"That's where a lot of dot coms failed. They tried to be too good, tried to innovate too much," said Merrill Lynch analyst Harry Vincent, "The secret of success is giving customers less than what they paid for, but not so much less that you piss them off." (AOL, Microsoft Battle for Control of Mediocrity)
and in a separate story,
The Free Speech Protection Act [FSPA] ensures free speech by encrypting the first amendment and only allowing properly licensed corporations and individuals to use it.
Use of free speech without a license would be punishable by heavy fines and 5-10 years in federal prison.
Steve Ballmer, CEO of Microsoft, explained "That's one of the biggest complaints we get about the new legislation, but Americans should think of 'free' as in 'free speech,' not as in 'free beer'."
In a confusing twist, the Electronic Frontier Foundation which fights to protect the free speech rights of citizens opposed the Free Speech Protection Act. "Congress wants you to believe that the FSPA protects the first amendment and it does in a way, but not in a good way. OK, it doesn't make a whole lot of sense, but trust us on this one. This law is unconstitutional and we're confident the Supreme Court will rule it unconstitutional."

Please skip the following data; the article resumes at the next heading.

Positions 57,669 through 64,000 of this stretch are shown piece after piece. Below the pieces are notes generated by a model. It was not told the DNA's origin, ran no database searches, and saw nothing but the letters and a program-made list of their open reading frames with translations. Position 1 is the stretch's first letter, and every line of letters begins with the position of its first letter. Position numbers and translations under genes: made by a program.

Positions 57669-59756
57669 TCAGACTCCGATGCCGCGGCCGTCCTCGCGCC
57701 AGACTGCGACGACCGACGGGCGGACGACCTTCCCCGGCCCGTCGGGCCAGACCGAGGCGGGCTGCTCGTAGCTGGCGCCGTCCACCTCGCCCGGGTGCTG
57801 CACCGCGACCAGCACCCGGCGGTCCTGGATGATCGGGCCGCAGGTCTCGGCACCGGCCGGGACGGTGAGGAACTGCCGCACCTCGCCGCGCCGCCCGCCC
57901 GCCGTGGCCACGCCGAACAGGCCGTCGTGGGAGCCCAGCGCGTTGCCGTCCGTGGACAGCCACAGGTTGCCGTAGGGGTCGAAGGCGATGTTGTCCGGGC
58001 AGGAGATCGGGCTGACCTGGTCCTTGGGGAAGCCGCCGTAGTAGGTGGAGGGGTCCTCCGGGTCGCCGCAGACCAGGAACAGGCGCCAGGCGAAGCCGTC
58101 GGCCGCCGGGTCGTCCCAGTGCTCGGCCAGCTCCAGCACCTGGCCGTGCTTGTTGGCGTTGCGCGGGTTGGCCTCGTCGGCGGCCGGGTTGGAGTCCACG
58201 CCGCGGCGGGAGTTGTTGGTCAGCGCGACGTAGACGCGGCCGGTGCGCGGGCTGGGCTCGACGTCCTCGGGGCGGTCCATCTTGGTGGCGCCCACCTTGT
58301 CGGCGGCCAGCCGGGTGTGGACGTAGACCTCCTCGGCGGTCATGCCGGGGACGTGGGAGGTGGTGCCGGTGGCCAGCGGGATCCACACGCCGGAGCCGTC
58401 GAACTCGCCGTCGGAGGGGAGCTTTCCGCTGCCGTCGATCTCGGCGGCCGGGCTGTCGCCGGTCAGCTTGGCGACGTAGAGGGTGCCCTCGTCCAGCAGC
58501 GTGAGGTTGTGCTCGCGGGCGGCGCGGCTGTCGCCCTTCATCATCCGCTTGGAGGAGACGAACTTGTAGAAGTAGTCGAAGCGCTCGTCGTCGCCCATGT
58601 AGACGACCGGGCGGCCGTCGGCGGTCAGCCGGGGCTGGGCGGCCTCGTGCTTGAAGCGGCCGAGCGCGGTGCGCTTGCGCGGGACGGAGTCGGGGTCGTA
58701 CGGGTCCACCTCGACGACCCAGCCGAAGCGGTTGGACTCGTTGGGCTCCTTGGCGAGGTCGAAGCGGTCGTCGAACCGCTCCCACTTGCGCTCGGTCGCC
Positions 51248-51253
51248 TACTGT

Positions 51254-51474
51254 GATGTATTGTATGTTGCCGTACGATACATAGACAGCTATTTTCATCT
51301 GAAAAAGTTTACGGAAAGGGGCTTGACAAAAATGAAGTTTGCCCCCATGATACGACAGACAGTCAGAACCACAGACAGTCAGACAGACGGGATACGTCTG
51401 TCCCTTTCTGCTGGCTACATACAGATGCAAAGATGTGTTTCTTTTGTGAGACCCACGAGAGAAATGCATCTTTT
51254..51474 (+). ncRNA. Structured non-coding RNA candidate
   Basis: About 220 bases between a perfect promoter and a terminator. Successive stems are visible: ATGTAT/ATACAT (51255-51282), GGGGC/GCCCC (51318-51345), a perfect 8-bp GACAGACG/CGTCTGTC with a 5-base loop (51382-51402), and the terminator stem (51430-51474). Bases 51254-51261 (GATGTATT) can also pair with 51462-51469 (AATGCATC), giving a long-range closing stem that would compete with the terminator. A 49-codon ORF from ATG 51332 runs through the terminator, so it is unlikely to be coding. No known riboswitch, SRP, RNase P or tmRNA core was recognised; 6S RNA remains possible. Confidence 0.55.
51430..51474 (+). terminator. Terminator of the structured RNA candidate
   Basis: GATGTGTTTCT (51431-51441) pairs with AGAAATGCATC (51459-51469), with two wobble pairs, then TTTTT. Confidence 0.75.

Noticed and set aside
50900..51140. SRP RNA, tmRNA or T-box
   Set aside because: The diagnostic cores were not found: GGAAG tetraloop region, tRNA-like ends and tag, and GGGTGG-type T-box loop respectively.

The Supreme Court, brought to you in HDTV by Sony, will begin hearing arguments on the constitutionality of the law in October.
A quick search on Gnutella provided several cracks for the yet unreleased encryption scheme, making free speech available to anyone with an Internet connection. (New Law Protects Free Speech)